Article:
In the physical world, when you have a heart problem, you don’t necessarily know you have a heart problem. It can manifest itself in other parts of the body, right? Shortness of breath, a lack of energy, tightness in the chest, constant indigestion, and numbness in the extremities are just a few of the warning signs of potential heart complications. But if you have shortness of breath, you could think, “Maybe I have a lung problem.” You have terrible indigestion and you may think, “Maybe I have a digestive problem” (or maybe just too much Mexican food). If you have numbness, “Maybe I have a circulation problem.” But often times we discover we have heart issues not because our heart hurts, not because there’s anything noticeably wrong with our heart, but because it manifests itself in other parts of the body. Our bodies are uniquely made to give us distress signals when things are not right. Like flares against a clear night sky, these signals warn of impending danger. Signals that need not be ignored.
The interesting thing is when you open the Scripture, both in the Old and the New Testament, you find a parallel idea where God talks about the fact that if a person has a bad heart or an evil heart (it’s described in lots of different ways) it manifests itself in ways that aren’t necessarily associated with the heart. Specifically, a bad heart or an evil heart will manifest itself in what you say and what you do: your words and your actions. We tend to think it is just a major lack of control of speech. But you don’t simply have a speech problem. You have a heart problem. We think we simply have a behavior problem. The reality is that we have a heart problem.
Here is a painful reality: we all say things we wish we’d never said, and we all do things we wish we’d never done. Where our remedy becomes skewed is that we feel like we should tackle these issues by being careful what we say and being careful what we do. Most of us will spend the better part of our lives trying to cover up a messed up, corrupted heart by controlling our behavior and being careful with our words. Our days become an exhausting exercise of “cat and mouse.” We are so very careful not to say something or do something that would reveal the pollution within. And God says ” No it’s not just about what you say and do because what you say and do emanates from your heart. And until you deal with issues of the heart and matters of the heart you can spend the rest of your life trying to be careful what you say and careful what you do and never deal with the root issue.”
”We think we simply have a behavior problem. The reality is that we have a heart problem.
Think of it this way: Let’s say you have a pear tree in your yard that yields an abundance of pears each year. So abundant, in fact, that the pear tree cannot bear the weight of all of the fruit and your yard becomes a sea of pears that have fallen off the tree That seems like a great problem except for the fact that you keep stepping on pears and twisting your ankle when you run and play with the kids in the yard. When you try to cut your grass, you keep running over the pears with the lawnmower, and the fallen pears become heat- seeking missiles. You have dents in your car to prove it. And your children keep coming inside with gobs of dirty, unwashed pear stuck to their faces. The pears have become a burden. So what should you do?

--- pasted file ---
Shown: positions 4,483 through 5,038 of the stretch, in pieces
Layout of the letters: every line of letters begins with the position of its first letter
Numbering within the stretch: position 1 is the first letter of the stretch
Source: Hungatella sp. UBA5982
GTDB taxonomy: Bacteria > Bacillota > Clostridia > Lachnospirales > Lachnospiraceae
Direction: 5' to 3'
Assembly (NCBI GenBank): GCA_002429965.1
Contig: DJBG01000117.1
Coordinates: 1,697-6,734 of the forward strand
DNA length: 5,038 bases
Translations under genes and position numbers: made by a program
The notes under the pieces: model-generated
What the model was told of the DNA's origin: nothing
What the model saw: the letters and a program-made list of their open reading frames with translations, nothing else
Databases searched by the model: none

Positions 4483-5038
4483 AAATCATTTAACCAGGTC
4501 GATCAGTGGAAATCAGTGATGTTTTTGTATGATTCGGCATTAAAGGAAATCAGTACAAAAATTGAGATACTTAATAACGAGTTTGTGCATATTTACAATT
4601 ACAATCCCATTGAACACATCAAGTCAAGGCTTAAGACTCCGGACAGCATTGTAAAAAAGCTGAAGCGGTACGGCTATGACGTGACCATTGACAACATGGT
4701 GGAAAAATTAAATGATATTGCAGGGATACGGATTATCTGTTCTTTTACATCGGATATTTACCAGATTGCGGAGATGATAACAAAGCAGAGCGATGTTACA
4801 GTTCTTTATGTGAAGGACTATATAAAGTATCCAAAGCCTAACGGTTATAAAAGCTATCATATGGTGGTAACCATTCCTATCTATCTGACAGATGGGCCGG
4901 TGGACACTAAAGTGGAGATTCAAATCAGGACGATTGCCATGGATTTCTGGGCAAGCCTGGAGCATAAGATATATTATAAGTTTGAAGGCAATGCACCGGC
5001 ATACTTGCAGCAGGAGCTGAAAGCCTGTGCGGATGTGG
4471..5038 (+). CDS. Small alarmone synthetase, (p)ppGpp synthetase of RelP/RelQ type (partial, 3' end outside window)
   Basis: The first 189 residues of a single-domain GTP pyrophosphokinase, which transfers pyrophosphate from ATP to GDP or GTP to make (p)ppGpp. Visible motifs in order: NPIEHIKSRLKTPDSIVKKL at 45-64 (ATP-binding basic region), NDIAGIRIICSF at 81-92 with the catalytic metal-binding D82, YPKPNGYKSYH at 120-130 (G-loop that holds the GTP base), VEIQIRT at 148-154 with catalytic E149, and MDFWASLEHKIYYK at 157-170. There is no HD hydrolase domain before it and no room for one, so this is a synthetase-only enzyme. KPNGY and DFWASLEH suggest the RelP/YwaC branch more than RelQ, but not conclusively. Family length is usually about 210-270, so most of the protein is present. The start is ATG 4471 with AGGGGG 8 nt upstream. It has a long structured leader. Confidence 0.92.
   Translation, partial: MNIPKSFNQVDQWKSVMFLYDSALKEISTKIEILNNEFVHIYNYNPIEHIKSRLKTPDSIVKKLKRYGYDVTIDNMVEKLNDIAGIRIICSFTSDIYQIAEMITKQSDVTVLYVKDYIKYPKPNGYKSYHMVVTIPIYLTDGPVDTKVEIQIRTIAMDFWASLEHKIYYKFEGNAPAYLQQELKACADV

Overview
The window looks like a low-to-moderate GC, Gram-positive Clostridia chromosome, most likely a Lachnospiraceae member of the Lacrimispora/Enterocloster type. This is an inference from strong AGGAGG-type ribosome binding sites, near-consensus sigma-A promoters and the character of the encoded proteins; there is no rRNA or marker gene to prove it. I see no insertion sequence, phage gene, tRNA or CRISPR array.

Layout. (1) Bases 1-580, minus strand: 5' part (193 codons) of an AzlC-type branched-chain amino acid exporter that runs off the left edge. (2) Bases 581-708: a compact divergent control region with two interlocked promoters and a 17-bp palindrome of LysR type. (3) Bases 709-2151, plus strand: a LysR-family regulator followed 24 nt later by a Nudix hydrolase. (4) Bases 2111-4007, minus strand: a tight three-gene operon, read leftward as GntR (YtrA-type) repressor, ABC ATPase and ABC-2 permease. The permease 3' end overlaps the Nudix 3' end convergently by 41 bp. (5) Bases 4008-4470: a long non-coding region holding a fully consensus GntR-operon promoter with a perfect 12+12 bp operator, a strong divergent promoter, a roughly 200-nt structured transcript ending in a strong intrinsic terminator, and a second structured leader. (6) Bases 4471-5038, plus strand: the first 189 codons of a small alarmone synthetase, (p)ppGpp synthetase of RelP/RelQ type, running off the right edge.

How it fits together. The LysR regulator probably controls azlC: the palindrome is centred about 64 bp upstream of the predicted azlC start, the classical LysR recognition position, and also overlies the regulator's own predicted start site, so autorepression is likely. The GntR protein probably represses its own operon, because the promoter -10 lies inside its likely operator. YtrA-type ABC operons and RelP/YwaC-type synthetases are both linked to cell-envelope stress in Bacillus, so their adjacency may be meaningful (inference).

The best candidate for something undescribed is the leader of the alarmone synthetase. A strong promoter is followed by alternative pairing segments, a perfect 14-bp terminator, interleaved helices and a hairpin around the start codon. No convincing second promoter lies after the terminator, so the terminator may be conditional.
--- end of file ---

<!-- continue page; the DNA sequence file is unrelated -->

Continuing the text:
You could grab a bucket and pick all the pears off the tree and off the lawn. One big problem: that would work for this year, but next year will spawn a new crop of pears. Or you could dig up the tree by the roots and alleviate the issue completely. In other words, handle the source and you handle the problem.
Such is our plight as it relates to our words and actions. We can keep trying to control and monitor our words and actions, or we can get to the source: the heart. Unfortunately, we seem to be choosing the former.
INTERVIEW | IQ
INFLUNSR defines integrity as choosing to be responsible to what is true. As a next generation leader, you may be thinking that this is really not that big of a deal. After all, life is about controlling what you say and being careful what you do. Everyone you know deals with this. It is a universal issue. Yes, it can cause some tension at times. In fact, if the truth were known, you are addicted to that chaos. There is a part of you that gets off on saying something cutting or rude or doing something outside the lines. But why should you do anything about it?
This is the biggest of deals. Lean in close and let me tell you why.
Your entire being is an extension of your heart. We live, lead, parent, work, relate, romance, and love from our hearts. Every relationship is affected. Our style is affected.
So what do you do?
Jesus’ implication was there has to be a change of heart. Your heart cannot remain in its present state and your words and actions change.
Here’s what God is willing to do in you. He says I will give you a new heart and put a new spirit in you; I will remove from you your heart of stone and give you a heart of flesh. In other words, God wants to change you from the inside out so that your words and actions flow from a new heart.
It is a process. One we can facilitate with God or resist. But it is His goal in you.
So here is the one question: Do you have a heart problem? Do you think your student(s) has a heart problem?